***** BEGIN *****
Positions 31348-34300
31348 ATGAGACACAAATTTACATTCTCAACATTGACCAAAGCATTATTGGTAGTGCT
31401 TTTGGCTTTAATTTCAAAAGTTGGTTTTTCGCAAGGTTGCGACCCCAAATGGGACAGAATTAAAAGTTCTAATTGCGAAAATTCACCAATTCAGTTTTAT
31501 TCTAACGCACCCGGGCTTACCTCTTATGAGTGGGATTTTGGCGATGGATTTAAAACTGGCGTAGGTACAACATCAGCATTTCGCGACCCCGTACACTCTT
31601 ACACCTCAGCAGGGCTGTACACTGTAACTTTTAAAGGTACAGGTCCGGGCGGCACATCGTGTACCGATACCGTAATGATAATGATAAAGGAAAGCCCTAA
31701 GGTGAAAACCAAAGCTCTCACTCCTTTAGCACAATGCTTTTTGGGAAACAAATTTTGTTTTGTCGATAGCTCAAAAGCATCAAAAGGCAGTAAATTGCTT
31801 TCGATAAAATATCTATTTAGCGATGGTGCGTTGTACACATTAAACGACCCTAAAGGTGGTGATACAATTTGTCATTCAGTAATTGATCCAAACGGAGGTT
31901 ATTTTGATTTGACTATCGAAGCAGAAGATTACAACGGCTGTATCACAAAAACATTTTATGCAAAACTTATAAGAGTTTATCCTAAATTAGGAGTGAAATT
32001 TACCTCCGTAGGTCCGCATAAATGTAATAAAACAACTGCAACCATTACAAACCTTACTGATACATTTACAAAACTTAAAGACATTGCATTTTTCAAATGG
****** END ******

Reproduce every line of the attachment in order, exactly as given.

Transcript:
Positions 31348-34300
31348 ATGAGACACAAATTTACATTCTCAACATTGACCAAAGCATTATTGGTAGTGCT
31401 TTTGGCTTTAATTTCAAAAGTTGGTTTTTCGCAAGGTTGCGACCCCAAATGGGACAGAATTAAAAGTTCTAATTGCGAAAATTCACCAATTCAGTTTTAT
31501 TCTAACGCACCCGGGCTTACCTCTTATGAGTGGGATTTTGGCGATGGATTTAAAACTGGCGTAGGTACAACATCAGCATTTCGCGACCCCGTACACTCTT
31601 ACACCTCAGCAGGGCTGTACACTGTAACTTTTAAAGGTACAGGTCCGGGCGGCACATCGTGTACCGATACCGTAATGATAATGATAAAGGAAAGCCCTAA
31701 GGTGAAAACCAAAGCTCTCACTCCTTTAGCACAATGCTTTTTGGGAAACAAATTTTGTTTTGTCGATAGCTCAAAAGCATCAAAAGGCAGTAAATTGCTT
31801 TCGATAAAATATCTATTTAGCGATGGTGCGTTGTACACATTAAACGACCCTAAAGGTGGTGATACAATTTGTCATTCAGTAATTGATCCAAACGGAGGTT
31901 ATTTTGATTTGACTATCGAAGCAGAAGATTACAACGGCTGTATCACAAAAACATTTTATGCAAAACTTATAAGAGTTTATCCTAAATTAGGAGTGAAATT
32001 TACCTCCGTAGGTCCGCATAAATGTAATAAAACAACTGCAACCATTACAAACCTTACTGATACATTTACAAAACTTAAAGACATTGCATTTTTCAAATGG